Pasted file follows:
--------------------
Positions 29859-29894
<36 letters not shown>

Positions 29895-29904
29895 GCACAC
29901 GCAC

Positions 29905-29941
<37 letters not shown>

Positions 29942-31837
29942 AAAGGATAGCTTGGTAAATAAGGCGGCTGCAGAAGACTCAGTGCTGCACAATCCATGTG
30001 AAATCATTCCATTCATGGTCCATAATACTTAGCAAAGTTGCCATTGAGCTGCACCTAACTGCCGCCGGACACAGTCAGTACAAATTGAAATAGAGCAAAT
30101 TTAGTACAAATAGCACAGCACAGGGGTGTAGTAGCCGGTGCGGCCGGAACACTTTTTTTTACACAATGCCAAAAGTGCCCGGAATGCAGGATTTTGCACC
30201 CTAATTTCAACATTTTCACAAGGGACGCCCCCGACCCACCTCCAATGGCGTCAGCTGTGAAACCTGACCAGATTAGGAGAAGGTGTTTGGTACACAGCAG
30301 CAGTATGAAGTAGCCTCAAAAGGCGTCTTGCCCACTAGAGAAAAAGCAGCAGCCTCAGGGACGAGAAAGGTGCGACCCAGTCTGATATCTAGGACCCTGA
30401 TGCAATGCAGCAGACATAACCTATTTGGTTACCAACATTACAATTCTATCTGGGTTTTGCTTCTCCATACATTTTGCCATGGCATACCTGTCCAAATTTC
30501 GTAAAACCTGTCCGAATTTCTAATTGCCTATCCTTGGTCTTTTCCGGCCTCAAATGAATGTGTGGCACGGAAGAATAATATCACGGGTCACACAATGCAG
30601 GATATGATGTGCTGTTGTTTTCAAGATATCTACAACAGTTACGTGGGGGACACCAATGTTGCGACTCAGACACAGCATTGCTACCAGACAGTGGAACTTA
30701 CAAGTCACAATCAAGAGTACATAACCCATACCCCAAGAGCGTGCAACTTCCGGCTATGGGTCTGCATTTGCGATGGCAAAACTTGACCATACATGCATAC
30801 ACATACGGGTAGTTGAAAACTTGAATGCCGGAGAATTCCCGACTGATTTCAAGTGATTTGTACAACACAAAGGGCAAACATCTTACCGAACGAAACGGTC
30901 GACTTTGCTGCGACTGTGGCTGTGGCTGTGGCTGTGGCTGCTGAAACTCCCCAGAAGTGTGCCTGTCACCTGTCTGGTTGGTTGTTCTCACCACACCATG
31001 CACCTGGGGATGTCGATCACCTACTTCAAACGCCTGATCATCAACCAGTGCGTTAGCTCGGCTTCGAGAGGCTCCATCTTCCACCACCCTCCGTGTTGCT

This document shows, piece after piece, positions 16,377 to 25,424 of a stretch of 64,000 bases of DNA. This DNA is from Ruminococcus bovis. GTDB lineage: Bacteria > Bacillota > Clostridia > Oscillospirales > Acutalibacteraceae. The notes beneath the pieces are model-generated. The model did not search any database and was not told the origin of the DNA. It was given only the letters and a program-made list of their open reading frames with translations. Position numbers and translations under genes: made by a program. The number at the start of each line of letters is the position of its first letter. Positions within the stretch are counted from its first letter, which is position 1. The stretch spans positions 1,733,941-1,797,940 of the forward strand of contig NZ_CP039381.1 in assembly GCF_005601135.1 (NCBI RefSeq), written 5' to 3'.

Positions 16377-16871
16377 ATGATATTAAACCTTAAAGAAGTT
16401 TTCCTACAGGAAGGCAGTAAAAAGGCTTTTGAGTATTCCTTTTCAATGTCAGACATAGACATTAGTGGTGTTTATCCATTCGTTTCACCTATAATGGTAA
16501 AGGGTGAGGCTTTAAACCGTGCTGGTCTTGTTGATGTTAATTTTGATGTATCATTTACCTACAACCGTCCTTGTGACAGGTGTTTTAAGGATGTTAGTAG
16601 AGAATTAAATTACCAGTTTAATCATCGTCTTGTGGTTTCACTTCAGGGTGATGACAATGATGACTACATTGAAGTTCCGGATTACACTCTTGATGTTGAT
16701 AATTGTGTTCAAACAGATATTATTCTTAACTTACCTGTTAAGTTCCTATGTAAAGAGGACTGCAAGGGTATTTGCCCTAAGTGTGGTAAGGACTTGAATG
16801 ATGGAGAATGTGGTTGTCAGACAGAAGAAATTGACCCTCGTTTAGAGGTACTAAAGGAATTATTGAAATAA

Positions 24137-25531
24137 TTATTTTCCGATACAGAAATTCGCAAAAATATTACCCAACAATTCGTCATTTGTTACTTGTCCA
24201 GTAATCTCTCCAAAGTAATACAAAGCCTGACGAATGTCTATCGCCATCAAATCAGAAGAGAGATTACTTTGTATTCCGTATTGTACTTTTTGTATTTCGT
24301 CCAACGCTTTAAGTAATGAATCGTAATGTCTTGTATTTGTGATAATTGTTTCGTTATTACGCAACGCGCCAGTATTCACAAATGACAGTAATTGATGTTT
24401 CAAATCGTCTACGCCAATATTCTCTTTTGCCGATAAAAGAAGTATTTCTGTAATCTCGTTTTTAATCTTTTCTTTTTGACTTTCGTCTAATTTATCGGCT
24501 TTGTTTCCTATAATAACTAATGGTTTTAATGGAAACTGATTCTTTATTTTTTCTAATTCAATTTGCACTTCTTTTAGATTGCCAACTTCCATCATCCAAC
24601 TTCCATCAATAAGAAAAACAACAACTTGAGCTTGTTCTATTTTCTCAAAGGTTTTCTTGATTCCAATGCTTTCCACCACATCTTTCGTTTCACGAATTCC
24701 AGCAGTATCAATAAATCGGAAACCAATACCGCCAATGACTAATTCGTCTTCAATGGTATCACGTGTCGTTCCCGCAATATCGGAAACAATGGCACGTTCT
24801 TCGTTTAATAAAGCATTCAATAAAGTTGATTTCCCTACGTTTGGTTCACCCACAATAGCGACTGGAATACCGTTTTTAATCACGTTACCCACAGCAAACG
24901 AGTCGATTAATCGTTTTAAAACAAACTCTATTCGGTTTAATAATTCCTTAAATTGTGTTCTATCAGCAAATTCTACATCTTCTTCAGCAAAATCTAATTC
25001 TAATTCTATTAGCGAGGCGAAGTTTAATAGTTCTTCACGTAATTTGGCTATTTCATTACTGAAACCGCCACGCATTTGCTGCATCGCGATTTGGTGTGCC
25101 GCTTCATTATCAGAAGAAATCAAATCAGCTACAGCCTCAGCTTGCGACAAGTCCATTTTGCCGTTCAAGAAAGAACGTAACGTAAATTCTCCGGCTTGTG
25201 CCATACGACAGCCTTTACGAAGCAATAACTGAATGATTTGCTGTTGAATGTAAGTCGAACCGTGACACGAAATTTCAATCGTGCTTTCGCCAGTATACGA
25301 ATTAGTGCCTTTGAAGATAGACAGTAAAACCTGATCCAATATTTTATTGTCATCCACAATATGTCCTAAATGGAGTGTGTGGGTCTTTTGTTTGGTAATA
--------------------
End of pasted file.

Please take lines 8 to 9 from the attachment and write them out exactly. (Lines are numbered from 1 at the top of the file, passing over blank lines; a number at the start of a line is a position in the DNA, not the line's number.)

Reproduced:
Positions 29942-31837
29942 AAAGGATAGCTTGGTAAATAAGGCGGCTGCAGAAGACTCAGTGCTGCACAATCCATGTG